Life at work: Feeling frazzled? Take a day and shop.

Company: Mental Health Association of Montgomery County.

Location: Rockville.

Number of employees: 80.

One day a year, Jamila Allouane, a bilingual therapist at the Mental Health Association of Montgomery County, gets paid to shop.

For the past five years, employees at the nonprofit have been getting a paid day off between November and January to catch up on holiday shopping.

This year, Allouane plans to spend the day looking for North African art and handmade rugs at a local market in Algeria, where she will be visiting family in December.

“I love shopping as a coping mechanism,” said Allouane, who works with African immigrants, many of whom have been tortured and are dealing with post traumatic stress disorder. “I can spend three or four hours just browsing at one shop. It’s a great way to relax.”

Although Mental Health Association bills the vacation day as an opportunity to stock up on Christmas and Hanukkah gifts, Executive Director Sharon Friedman says employees can use the time any way they like.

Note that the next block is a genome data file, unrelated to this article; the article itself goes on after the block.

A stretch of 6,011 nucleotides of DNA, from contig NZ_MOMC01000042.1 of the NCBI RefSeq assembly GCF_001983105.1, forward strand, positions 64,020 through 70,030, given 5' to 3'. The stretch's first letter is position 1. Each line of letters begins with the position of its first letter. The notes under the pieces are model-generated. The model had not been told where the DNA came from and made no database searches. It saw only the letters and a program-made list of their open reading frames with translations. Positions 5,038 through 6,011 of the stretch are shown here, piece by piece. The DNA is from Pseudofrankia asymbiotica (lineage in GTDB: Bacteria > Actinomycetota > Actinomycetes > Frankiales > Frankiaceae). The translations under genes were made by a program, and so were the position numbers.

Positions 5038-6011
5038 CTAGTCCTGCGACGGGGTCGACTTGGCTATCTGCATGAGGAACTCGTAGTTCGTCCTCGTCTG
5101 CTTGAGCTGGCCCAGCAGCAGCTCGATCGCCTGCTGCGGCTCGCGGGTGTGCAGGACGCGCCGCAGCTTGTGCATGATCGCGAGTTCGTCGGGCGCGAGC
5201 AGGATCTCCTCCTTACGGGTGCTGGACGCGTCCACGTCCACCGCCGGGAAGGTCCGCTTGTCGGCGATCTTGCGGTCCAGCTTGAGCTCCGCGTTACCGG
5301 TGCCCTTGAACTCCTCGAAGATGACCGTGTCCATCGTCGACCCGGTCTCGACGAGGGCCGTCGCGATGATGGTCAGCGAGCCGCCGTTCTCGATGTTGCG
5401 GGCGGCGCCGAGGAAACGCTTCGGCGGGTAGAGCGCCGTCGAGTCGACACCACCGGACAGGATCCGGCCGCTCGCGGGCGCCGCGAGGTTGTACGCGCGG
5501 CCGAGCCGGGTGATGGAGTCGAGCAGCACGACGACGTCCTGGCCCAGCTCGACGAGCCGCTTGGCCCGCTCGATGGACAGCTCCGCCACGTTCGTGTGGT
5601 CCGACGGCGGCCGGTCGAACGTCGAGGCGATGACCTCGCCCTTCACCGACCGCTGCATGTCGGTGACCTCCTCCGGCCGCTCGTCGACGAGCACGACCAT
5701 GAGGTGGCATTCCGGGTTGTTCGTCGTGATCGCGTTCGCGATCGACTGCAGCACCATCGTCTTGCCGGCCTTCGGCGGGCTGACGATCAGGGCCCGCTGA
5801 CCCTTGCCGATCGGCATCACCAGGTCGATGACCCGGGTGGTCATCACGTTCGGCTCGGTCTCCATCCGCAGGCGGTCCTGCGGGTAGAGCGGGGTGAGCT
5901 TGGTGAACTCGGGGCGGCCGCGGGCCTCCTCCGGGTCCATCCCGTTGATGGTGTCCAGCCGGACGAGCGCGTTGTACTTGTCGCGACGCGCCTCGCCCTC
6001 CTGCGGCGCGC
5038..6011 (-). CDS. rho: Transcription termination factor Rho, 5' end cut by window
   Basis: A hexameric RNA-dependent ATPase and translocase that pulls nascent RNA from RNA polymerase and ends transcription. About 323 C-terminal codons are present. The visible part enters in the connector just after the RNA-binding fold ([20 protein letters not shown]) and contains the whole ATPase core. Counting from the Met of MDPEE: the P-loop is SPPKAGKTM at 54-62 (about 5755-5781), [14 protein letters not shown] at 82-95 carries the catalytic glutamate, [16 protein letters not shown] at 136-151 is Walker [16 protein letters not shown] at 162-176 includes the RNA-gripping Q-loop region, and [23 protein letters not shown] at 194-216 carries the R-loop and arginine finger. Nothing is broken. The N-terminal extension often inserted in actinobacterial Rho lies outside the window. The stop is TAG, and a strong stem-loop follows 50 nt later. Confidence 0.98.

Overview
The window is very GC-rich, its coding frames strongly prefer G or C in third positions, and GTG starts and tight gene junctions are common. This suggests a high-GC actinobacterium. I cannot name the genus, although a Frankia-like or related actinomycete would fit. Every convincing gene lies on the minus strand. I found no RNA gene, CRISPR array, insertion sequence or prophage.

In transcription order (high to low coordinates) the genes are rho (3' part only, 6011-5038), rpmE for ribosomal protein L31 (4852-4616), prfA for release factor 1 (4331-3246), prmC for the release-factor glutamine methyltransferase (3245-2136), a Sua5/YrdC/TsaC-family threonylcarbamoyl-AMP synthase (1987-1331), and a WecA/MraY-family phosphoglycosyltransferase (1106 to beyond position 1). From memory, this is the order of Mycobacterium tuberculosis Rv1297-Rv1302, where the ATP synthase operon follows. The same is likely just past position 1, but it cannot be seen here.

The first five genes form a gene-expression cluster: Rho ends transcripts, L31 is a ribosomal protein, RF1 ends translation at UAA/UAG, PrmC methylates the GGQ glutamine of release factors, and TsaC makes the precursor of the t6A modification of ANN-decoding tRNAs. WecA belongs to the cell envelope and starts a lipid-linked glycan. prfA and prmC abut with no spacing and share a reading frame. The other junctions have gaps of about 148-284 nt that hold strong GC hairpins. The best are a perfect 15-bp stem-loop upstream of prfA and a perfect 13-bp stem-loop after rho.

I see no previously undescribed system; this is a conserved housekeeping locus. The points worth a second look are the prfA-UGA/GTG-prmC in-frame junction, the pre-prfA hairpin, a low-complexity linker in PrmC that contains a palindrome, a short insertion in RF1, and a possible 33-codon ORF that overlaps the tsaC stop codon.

“Many of us take care of ourselves in other ways,” Friedman said. “You don’t have to shop. Nobody asks for the receipts.”

Most employees take the time off before the holidays, but a few wait until January and use the day to return and exchanges gifts, Friedman said.

“The holidays are very intense for us,” she said. “It ends up taking an emotional and physical toll on our employees, so we want them to take time for themselves and their families.”

Employees also get a paid holiday for their birthday, as well as a day of their choosing during the summer.

This year, Friedman will use her shopping day to prepare for Hanukkah. In the past, she has used the time off to care for loved ones, cook Thanksgiving dinners and prepare for the holidays.

There was one year, though, when she used the day to shop. She can’t quite remember what she bought, but she ventures a guess.

“I’m sure it was shoes,” Friedman said. “Either that or a pocketbook.”

Abha Bhattarai covers local retail, hospitality and banking for The Washington Post. She has previously written for The New York Times, The Wall Street Journal, Reuters and the St. Petersburg (Fla.) Times.

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